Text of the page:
• End Polio Now: Rotary International, UNICEF, the World Health Organization (WHO), the Centers for Disease Control and Prevention (CDC), and the Bill & Melinda Gates Foundation are at the forefront the Global Polio Eradication Initiative.
  • Every Beat Matters: Save the Children's newborn and child survival campaign works to make basic lifesaving health care available to children in the world's poorest countries by training and supporting frontline health workers.

To read more about our 2014 Global Kids' Health Issues and other organizations that welcome donations and help, visit:

About KidsHealth® is the #1 site devoted to children's health and development in English and Spanish. Each year, over 250 million parents, kids, and teens turn to for expert answers, making it the Web's most-accessed site on children's health. has been honored as one of the 30 Best Websites by U.S. News & World Report, one of the 50 Coolest Websites by TIME magazine, and the Best Family Health Site "For Moms" by Good Housekeeping. KidsHealth also creates KidsHealth in the Classroom, a free website for educators featuring standards-based health curricula, activities, and handouts. KidsHealth comes from Nemours, one of the nation's largest nonprofit pediatric health systems and a founding member of the Partnership for a Healthier America, a partner to First Lady Michelle Obama's Let's Move! campaign that mobilizes the nation to eliminate childhood obesity within a generation. For more information about KidsHealth, please visit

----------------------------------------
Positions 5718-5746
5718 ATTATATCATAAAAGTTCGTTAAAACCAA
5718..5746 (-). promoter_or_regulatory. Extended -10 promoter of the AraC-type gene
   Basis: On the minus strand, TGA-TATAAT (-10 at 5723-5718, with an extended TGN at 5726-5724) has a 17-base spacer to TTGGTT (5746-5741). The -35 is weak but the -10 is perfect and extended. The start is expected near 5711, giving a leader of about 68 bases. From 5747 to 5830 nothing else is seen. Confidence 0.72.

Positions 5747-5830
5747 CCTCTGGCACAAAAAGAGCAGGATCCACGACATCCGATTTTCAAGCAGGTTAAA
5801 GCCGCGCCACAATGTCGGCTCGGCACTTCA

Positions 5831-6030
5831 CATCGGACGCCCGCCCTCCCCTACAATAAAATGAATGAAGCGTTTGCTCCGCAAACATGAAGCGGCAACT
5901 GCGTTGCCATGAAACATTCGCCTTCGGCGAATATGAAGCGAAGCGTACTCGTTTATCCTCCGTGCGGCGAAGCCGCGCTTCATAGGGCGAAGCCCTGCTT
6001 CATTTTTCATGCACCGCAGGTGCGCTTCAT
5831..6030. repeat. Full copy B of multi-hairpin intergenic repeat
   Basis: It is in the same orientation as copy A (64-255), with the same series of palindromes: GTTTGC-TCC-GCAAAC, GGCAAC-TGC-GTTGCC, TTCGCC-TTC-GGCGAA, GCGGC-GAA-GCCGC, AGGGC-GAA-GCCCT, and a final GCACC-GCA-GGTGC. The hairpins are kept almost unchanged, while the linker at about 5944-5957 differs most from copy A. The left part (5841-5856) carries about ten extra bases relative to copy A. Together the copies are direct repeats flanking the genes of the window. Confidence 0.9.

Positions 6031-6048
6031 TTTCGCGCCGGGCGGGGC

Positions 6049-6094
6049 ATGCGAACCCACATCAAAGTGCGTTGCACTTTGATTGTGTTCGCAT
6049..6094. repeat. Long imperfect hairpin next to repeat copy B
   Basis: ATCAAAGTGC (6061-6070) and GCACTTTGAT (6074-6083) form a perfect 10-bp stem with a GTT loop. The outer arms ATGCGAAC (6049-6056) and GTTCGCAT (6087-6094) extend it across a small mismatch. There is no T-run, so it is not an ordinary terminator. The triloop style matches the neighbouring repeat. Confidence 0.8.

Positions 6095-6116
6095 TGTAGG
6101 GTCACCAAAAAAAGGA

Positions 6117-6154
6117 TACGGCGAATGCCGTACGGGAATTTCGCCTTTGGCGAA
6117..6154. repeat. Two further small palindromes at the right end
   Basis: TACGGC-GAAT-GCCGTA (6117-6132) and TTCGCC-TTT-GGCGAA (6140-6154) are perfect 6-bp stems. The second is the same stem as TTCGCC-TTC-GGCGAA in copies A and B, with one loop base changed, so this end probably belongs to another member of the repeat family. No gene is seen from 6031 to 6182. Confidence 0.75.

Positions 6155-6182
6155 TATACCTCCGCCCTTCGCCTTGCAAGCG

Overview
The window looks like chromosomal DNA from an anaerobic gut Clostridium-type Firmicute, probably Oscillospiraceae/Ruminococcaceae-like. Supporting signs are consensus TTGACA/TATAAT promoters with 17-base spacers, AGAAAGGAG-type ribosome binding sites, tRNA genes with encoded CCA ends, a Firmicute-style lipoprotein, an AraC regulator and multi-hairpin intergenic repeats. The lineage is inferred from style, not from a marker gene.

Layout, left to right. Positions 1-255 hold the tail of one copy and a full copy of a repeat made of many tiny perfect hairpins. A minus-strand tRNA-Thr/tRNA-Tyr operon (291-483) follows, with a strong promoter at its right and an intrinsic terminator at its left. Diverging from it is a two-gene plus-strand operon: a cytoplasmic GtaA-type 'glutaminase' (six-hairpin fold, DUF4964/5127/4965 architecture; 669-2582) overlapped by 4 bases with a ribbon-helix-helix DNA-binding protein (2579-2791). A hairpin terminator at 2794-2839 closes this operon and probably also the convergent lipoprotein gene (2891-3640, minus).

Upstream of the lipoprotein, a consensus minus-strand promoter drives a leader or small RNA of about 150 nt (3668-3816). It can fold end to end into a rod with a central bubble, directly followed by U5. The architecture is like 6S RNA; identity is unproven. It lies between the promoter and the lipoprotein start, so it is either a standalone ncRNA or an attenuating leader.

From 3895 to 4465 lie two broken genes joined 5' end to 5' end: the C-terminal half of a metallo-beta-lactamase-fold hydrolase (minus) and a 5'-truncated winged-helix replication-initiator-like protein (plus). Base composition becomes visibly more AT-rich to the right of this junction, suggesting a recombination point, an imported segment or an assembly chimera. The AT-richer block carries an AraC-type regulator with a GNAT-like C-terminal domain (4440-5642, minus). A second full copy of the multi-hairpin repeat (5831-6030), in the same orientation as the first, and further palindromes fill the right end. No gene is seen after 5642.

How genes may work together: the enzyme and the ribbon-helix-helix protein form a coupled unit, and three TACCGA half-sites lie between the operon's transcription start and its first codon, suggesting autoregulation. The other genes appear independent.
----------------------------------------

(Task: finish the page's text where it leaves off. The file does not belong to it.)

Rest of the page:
6 secrets to weight loss

Created for Courthouse Clinics by Elena Manighetti

Thursday, December 12, 2013

John Wm. Macy's Cheesesticks for all your Parties and Holiday feasts

In October we had the opportunity to try and do a feature on John Wm. Macy's CheeseSticks.  I recently had the opportunity to use John Wm. Macy's CheeseSticks and CheeseCrisps in making great appetizers for parties and snacking this Holiday season.  Macy's Cheesesticks make it very easy to come up with great and appealing snacks. 

I promise that these combinations will be a huge hit for all of your guests and family.  The best part is as well that you can mix and match any of the combinations to your liking.